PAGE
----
The effect of early manual communication on academic achievement and acquisition of linguistic ideas

UNCG Author/Contributor (non-UNCG co-authors, if there are any, appear on document)
Douglas Scott Cutting (Creator)
The University of North Carolina at Greensboro (UNCG )
Web Site:
Robin Pratt

Abstract: Deaf children of deaf parents (manual group) were compared with a matched sample of deaf children of hearing parents (oral group) on achievement test scores. The deaf children of deaf parents had early manual communication in the home as a result of such communication with their parents. The deaf children of hearing parents had no systematic communication until entering a school for the deaf at age five. The achievement test scores of the manual group were significantly superior (p<.05) to those of the oral group supporting the hypothesis that early communication of a manual nature improves academic achievement in deaf children. A second study compared these two groups with a hearing sample of the same age and sex on their ability to acquire complex linguistic ideas. Results indicated the hearing Ss were able to abstract linguistic information in a manner similar to that of adult Ss. Of the deaf groups, the manual group showed an ability to abstract on two of the three criteria specified by earlier studies, while the oral group showed less ability, performing similarily to hearing Ss on only one of the criteria. These results were interpreted as supporting previous reports that deaf children arc handicapped in their ability to abstract linguistic ideas due to their language deficiency. Children who have had early manual communication, however, have an improved ability to abstract linguistic ideas as well as improved academic achievement.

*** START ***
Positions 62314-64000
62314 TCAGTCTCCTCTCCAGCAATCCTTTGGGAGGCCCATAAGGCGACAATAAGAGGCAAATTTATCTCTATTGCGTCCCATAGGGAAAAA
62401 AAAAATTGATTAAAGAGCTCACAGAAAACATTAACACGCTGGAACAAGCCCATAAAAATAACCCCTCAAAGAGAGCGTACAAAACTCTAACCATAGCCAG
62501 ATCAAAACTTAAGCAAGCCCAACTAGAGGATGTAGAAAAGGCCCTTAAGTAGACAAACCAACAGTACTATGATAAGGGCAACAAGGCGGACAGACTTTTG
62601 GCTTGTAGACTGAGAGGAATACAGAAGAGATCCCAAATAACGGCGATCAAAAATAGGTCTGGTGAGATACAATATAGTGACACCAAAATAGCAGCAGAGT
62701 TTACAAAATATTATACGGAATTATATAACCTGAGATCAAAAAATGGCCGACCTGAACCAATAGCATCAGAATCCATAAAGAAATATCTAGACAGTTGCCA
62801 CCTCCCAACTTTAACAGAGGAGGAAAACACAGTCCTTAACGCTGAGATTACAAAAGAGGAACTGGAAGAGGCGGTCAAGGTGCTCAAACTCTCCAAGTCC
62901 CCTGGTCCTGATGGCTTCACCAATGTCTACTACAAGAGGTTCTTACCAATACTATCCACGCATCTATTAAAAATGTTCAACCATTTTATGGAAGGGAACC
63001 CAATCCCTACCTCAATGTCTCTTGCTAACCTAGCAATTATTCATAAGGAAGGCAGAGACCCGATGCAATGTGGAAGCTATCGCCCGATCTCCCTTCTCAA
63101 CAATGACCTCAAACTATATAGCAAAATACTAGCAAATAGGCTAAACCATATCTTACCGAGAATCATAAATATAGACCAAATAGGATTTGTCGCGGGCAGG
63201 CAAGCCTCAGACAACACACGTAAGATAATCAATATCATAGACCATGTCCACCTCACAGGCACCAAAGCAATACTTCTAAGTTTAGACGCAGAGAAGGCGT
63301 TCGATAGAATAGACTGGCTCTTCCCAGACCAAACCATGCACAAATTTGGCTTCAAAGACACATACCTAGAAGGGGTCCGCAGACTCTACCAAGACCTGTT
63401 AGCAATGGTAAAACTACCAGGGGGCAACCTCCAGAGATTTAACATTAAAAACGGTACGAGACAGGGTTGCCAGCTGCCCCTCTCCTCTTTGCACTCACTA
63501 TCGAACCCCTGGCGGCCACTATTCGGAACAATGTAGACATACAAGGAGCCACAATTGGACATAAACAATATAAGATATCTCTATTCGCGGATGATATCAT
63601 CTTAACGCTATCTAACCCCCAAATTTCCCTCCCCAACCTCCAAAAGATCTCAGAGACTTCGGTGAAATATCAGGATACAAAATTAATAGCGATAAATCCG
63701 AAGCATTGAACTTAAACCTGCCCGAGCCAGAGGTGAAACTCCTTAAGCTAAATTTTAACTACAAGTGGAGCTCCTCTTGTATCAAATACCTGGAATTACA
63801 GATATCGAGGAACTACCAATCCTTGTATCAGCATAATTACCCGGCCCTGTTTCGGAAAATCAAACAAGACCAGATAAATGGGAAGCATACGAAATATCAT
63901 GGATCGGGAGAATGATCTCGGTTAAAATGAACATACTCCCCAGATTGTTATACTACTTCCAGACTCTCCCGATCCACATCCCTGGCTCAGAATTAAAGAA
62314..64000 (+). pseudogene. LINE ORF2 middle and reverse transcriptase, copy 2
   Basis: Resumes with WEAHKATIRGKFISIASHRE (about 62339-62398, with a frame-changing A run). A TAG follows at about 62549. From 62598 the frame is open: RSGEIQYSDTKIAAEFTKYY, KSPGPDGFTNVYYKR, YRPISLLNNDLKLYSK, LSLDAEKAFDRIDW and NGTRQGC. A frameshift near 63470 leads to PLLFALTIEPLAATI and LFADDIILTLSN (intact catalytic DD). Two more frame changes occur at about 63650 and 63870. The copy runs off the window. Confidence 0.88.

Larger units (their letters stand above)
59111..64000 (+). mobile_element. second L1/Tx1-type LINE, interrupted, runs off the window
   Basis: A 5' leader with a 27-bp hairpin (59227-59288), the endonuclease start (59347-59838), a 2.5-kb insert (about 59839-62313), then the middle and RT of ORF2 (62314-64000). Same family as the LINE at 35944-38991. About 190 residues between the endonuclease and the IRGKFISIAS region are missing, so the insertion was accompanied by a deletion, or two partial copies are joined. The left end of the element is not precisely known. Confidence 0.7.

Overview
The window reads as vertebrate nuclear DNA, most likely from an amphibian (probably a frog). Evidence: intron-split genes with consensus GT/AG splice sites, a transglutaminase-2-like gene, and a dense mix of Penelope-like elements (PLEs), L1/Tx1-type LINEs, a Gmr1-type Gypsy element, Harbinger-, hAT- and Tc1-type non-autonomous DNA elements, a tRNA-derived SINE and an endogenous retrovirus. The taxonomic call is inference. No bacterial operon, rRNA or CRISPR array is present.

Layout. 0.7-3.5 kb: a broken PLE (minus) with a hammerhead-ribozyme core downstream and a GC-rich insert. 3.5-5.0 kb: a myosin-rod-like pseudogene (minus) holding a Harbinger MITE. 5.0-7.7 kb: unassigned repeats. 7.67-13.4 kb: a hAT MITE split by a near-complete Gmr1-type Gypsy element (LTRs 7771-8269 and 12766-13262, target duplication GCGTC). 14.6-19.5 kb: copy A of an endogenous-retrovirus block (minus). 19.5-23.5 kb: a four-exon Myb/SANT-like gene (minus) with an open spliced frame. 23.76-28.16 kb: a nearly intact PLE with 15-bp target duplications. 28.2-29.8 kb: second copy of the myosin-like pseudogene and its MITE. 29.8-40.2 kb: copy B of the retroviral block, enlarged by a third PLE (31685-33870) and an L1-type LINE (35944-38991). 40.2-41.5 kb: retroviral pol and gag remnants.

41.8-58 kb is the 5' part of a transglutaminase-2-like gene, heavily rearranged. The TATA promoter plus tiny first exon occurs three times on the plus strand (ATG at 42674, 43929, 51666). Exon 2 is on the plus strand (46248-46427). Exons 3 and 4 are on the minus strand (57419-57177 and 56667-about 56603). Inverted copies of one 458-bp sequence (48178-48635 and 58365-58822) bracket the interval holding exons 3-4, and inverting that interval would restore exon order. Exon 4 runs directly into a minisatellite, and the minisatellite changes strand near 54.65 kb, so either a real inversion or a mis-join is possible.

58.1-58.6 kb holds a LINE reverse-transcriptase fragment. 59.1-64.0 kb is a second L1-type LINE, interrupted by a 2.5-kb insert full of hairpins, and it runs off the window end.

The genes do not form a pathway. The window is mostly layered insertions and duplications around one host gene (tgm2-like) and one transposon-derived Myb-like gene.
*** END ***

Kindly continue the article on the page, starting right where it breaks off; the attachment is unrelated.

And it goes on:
Additional Information

Language: English
Date: 1971
Deafness in children $x Language $x Study and teaching (Preschool)
Deaf children $x Language $x Study and teaching (Preschool)
Deafness in children $x Education
Deaf children $x Education
Deafness in children $x Family relationships
Deaf children $x Family relationships

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